Inequality and Suicide Rates: A Cross-Country Study

ABSTRACT:

This paper tests whether economic inequality is related to suicide mortality. Using an unbalanced panel of 40 countries for the period 1947-2001 allows us to control for the effect of unobserved factors that may have an impact on suicide rates. Our results indicate that there is a statistically insignificant positive effect of inequality on the incidence of suicide. The latter result seems to be robust to a number of specification issues explored in a sensitivity analysis. Our results also suggest that female labour participation has a significant positive effect on the total (males and female) suicide rates, supporting the sociological argument that the role conflict dominates more than the role expansion. Contrary to the total and male suicide rates findings, the fertility rate matters in explaining female suicide rates. Finally, in contrast to previous studies, suicide rates were not sensitive to income levels, divorce rates and alcohol consumption.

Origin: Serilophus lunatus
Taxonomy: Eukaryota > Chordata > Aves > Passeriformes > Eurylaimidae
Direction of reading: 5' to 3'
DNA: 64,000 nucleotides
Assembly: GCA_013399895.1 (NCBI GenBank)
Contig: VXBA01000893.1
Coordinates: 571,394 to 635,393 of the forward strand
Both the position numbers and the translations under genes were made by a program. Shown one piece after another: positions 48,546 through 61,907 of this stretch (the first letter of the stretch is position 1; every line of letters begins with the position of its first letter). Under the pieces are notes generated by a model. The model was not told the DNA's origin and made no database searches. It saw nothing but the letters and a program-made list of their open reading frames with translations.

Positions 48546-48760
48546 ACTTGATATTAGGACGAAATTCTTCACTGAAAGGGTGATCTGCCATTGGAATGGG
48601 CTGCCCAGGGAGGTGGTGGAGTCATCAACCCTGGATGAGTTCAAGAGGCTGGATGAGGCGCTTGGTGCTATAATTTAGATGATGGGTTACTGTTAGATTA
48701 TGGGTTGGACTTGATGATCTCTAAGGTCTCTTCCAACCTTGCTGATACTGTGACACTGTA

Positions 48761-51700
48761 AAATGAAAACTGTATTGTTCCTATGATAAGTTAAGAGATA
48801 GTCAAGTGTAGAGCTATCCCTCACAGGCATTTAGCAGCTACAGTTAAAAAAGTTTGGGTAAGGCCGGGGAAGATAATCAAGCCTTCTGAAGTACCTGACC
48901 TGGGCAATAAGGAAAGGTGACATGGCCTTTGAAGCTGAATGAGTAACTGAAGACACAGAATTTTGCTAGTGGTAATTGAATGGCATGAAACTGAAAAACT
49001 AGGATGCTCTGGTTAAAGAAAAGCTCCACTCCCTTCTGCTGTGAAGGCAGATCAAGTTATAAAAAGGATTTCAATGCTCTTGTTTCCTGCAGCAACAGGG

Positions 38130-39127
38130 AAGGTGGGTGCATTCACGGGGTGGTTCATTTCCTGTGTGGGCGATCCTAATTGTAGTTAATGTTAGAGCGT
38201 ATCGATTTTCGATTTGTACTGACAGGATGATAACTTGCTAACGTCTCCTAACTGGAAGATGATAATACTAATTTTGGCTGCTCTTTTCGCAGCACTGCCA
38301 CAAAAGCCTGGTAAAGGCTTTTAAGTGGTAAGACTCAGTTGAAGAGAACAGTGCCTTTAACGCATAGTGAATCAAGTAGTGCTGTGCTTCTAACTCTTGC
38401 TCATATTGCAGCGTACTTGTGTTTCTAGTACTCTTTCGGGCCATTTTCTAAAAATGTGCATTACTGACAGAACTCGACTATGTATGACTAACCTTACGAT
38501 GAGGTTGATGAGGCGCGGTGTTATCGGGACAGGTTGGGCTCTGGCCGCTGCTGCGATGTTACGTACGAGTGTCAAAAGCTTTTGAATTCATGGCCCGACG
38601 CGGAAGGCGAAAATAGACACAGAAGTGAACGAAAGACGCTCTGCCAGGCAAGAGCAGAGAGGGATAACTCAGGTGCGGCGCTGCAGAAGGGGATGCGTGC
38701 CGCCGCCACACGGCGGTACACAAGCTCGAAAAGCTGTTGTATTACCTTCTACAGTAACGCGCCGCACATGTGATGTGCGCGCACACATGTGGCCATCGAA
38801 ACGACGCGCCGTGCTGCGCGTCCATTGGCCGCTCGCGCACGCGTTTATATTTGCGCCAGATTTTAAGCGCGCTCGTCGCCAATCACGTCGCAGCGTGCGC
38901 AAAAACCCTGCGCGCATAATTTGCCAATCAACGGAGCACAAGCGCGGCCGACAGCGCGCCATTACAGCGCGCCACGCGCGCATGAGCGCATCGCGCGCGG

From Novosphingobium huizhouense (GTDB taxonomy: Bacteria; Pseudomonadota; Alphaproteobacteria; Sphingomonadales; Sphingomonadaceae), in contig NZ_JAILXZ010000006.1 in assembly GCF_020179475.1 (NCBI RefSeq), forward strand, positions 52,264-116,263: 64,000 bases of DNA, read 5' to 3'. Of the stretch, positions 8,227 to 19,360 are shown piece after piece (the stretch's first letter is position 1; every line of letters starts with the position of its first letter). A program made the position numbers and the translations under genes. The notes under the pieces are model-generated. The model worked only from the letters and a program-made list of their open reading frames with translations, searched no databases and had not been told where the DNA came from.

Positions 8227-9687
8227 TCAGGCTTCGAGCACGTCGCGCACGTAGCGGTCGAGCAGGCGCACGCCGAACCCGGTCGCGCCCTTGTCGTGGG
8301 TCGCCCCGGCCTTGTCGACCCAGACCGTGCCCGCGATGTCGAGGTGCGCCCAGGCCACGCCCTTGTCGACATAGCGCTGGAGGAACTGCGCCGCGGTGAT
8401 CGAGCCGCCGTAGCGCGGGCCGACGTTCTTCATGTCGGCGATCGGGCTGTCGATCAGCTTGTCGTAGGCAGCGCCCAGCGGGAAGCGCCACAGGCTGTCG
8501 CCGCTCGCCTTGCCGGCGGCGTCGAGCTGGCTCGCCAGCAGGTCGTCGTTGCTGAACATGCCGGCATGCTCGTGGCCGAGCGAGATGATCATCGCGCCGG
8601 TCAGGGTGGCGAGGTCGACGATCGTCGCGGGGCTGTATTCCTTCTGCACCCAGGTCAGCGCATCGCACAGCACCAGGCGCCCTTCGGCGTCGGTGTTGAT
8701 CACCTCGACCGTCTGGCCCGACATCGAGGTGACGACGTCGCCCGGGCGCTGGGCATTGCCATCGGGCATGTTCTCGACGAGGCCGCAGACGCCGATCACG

Working Paper N° 13/2006

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